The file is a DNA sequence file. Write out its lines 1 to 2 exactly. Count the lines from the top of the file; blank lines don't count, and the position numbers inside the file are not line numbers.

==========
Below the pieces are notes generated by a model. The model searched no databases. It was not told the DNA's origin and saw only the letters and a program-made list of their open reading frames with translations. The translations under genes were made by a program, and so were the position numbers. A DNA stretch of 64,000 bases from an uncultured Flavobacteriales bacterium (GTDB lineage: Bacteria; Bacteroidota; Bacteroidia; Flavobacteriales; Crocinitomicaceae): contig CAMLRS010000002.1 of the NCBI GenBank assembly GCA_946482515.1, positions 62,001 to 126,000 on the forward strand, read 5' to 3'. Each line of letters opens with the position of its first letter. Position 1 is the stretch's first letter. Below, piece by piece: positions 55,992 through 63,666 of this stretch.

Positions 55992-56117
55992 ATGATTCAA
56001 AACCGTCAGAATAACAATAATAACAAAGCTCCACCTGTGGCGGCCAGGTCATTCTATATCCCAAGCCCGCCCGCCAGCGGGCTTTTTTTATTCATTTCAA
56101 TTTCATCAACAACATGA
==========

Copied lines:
Below the pieces are notes generated by a model. The model searched no databases. It was not told the DNA's origin and saw only the letters and a program-made list of their open reading frames with translations. The translations under genes were made by a program, and so were the position numbers. A DNA stretch of 64,000 bases from an uncultured Flavobacteriales bacterium (GTDB lineage: Bacteria; Bacteroidota; Bacteroidia; Flavobacteriales; Crocinitomicaceae): contig CAMLRS010000002.1 of the NCBI GenBank assembly GCA_946482515.1, positions 62,001 to 126,000 on the forward strand, read 5' to 3'. Each line of letters opens with the position of its first letter. Position 1 is the stretch's first letter. Below, piece by piece: positions 55,992 through 63,666 of this stretch.

Positions 55992-56117